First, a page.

, "The Peacock Angel
" (in Arabic
script ملك طاووس), is the Yazidis
' name for the central figure of their faith.
The Yazidis consider Tawûsê Melek
a benevolent angel who has redeemed himself from his fall
and has become a demiurge
who created the cosmos from the Cosmic Egg. After he repented, he cried for 7,000 years, his tears filling seven jars, which then quenched the fires of hell
Tawûsê Melek is sometimes transliterated Malak Ta'us, Malak Tawus, or Malik Taws. Melek is from either the Arabic word for "king" or for "angel". Taus is uncontroversially translated "peacock"; however, it is important to note that peacocks are not, at least currently, native to the lands where Tawûsê Melek is worshipped. This has led some to speculate that the worship of Melek Taus was imported from India, though it is more likely the peacock iconography is a development from earlier representations depicting the god as a native fowl, such as a bustard. The Yazidi believe that the founder of their religion, Sheikh Adi Ibn Musafir, was an avatar of Tawûsê Melek. In art and sculpture, Tawûsê Melek is depicted as peacock.
and others identify Tawûsê Melek as Lucifer
). The Yazidis' cultural prohibition
against uttering the word – saying God's name is blasphemy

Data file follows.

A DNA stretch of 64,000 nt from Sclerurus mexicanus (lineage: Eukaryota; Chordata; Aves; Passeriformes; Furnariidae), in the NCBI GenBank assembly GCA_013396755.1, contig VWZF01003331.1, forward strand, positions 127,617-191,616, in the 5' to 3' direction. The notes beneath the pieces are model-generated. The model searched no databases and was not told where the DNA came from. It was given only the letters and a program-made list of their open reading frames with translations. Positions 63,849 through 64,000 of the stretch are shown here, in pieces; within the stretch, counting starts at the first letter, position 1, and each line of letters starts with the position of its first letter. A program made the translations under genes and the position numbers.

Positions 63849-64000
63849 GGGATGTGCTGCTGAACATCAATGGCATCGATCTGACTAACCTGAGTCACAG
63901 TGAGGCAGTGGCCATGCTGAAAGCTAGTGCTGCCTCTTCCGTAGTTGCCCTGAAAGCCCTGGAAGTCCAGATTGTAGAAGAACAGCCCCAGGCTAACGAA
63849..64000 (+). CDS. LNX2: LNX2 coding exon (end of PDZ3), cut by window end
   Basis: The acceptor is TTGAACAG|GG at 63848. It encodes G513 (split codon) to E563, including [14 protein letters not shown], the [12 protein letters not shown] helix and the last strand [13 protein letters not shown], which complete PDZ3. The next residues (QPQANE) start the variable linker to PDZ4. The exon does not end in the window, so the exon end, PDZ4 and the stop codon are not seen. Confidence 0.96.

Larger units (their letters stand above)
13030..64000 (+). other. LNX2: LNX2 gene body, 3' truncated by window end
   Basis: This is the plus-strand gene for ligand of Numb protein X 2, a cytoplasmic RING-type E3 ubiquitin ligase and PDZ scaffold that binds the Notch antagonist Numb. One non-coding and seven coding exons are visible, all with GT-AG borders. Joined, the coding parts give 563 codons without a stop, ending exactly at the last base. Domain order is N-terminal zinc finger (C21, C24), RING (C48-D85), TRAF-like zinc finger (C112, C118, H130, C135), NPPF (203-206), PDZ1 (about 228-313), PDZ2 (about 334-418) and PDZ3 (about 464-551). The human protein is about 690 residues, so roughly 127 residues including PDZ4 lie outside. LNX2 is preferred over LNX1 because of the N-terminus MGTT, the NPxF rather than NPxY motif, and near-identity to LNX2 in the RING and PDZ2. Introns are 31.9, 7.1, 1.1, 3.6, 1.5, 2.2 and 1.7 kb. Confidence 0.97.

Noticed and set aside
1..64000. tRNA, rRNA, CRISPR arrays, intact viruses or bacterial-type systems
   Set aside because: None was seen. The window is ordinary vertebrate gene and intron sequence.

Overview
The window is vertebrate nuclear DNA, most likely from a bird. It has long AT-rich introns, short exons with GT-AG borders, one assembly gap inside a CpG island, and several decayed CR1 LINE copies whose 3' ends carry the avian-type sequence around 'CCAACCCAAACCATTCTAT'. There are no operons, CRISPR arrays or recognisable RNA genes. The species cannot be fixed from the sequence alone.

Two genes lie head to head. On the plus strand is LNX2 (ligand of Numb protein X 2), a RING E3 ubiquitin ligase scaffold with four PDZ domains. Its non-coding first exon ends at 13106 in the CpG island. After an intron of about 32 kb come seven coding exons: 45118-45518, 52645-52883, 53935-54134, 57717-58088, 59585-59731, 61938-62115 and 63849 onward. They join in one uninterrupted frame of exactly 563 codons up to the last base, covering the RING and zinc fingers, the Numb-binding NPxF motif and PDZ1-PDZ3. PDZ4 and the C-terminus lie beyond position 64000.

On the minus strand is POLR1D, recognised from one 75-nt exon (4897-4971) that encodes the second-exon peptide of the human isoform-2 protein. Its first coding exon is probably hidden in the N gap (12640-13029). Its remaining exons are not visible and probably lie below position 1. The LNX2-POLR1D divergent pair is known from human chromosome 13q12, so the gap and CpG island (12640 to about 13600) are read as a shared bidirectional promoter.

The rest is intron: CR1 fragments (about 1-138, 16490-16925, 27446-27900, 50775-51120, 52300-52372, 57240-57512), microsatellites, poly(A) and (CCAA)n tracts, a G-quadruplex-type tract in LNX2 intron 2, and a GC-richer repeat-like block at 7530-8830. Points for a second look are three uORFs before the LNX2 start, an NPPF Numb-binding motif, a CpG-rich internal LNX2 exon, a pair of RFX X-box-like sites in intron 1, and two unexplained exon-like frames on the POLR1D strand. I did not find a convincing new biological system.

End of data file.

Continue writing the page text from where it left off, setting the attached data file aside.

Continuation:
– does not make the situation easier. Tawûsê Melek is "God's Angel", and this is how Yazidis themselves see Melek Taus or Taus-e Malak
. Because the Yazidis are a minority religion, they have suffered great persecutions, with some pogroms against them nearly wiping out their religion. This has caused them to disguise their religion in the trappings of mainstream Islam
Tawûsê Melek is also a central figure in many sects of the Feri tradition of modern witchcraft, where he is seen as the embodiment of the "higher self" of collective humanity; i.e. "the God of this world".
References in popular media
In Alan Moore
's graphic novel series Top 10
, the character of King Peacock is a worshipper of Melek Taus, and it is from this worship that King Peacock claims to receive his matter-control abilities.
The antagonist of John Case's novel The Eighth Day is an unscrupulous businessman attempting to set himself up as the incarnation of Melek Taus to gain control over Yazidi holdings.
"Melek Taus" is the title and subject of a song by the Swedish symphonic metal band Therion, from their 2003 album Sirius B.
Artist Paul B. Rucker has created a painting titled "Melek Ta'us", of a handsome figure seated in a lotus position, with wings made of peacock feathers.
It is speculated that the name of the Sith lord Darth Malak in the computer game Star Wars: Knights of the Old Republic derives from Melek Taus
S. M. Stirling's The Peshawar Lancers features a modified, apocalyptic cult of "Malik Nous".